Housing Affordability and Effective Demand
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Last updated 12 May 2018
The sustained rise in property prices and average rents has caused housing affordability in the UK to worsen considerably in recent years.
Data published in May 2018 by the Office for National Statistics found that, on average, people in full-time jobs could expect to pay around 7.8 times their annual earnings on purchasing a home in England and Wales in 2017.
The affordability issue is even worse for those wanting to buy a new home. In 2017, full-time employees in England and Wales could expect to spend 9.7 times their median gross annual earnings on purchasing a newly-built property. Affordability is better in regions such as the North West of England but in Kensington and Chelsea, median house prices are estimated to be 40 times median annual earnings. For many people, being able to afford a mortgage has become almost impossible.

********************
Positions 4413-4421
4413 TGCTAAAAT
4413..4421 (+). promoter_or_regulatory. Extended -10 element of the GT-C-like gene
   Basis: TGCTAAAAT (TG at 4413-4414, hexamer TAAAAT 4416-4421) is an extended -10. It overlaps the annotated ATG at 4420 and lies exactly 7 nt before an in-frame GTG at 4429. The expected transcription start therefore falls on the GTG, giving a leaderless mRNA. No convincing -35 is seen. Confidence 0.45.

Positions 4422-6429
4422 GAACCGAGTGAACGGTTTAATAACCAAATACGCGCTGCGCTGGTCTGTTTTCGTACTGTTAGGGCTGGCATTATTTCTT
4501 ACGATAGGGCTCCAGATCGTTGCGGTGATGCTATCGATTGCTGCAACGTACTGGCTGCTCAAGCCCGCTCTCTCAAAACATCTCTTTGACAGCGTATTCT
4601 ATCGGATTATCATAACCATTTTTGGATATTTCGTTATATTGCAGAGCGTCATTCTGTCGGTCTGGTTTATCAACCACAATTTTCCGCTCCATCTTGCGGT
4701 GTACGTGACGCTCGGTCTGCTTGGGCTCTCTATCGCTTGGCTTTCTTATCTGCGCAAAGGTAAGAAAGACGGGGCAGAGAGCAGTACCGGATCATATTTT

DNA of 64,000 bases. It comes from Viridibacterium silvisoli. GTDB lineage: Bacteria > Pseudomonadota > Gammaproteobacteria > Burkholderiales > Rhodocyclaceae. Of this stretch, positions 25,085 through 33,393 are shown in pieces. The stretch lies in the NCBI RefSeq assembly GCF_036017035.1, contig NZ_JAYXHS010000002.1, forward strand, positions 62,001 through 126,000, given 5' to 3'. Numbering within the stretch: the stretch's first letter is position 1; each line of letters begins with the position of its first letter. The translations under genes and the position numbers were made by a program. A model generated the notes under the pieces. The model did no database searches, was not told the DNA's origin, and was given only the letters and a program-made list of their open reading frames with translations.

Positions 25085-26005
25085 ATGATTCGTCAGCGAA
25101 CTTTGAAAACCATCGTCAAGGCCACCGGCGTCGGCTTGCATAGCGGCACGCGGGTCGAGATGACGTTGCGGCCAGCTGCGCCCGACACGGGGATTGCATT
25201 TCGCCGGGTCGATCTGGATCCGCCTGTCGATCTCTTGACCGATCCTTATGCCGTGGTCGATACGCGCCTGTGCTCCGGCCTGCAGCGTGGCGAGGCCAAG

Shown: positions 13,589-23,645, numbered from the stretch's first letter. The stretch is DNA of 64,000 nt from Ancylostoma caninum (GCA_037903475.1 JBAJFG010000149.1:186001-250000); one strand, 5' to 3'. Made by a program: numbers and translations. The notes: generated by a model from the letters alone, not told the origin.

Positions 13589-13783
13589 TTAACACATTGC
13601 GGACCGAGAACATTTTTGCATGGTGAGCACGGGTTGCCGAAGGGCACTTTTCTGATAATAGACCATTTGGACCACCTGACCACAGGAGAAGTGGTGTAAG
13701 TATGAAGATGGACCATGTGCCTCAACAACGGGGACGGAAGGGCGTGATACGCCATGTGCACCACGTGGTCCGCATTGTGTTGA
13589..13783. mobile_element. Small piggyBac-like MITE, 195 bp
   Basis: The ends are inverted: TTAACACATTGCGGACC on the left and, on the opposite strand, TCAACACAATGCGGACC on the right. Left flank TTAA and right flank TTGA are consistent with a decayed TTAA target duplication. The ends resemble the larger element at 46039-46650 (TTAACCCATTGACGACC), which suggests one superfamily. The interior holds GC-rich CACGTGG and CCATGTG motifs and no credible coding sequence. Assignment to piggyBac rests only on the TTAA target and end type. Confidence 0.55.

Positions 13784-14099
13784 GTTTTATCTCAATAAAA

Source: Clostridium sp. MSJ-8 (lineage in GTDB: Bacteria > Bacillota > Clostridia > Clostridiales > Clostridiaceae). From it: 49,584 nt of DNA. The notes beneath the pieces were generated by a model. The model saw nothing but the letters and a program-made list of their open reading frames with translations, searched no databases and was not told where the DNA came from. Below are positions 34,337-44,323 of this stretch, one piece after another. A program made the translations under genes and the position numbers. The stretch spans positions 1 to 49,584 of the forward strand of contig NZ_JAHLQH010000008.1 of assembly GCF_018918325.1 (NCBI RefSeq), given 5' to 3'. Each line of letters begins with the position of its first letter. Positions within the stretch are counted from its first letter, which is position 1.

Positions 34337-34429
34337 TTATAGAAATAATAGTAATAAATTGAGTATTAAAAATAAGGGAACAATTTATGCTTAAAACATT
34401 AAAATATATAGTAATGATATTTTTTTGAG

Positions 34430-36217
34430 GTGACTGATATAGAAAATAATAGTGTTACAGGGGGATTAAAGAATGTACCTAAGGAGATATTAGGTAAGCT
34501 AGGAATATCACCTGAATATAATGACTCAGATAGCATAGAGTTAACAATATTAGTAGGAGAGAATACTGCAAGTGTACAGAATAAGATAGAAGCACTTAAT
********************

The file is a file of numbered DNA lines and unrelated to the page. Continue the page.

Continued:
The average age of first time buyers has risen and many more people now are required to rent property because of a lack of effective demand for would-be home-buyers. The term “Generation Rent” refers to a cohort of people who, unlike the baby boomer generation are unlikely ever to be able to afford to buy or who will have to wait until much later in their life to become owner-occupiers.
Data from the Resolution Foundation found that since 2000, house prices have risen more than 250 per cent in the UK, greatly outpacing earnings which have grown by just 68 per cent over the same period of time. 1.8 million families with children now rent property. 35 per cent of new purchasers had help from family or friends with a deposit in 2017, and 1 person in 10 used an inheritance to fund the deposit.
Research from PriceWaterhouseCoopers found that "as the price of owning a home rises, 7.2 million households will be in rented accommodation by 2025, compared with 5.4m now and 2.3m in 2001."
Renting too has become more expensive both for properties available at market rents and also affordable housing which need only offer rents which are 80 per cent or less of the prevailing market rate.
When house prices and rents rise as quickly as they have, there are major distributional consequences for millions of families. The Uk housing market is widely regarded as suffering from multiple market failures which create growing inequalities of wealth and act as a barrier to labour mobility.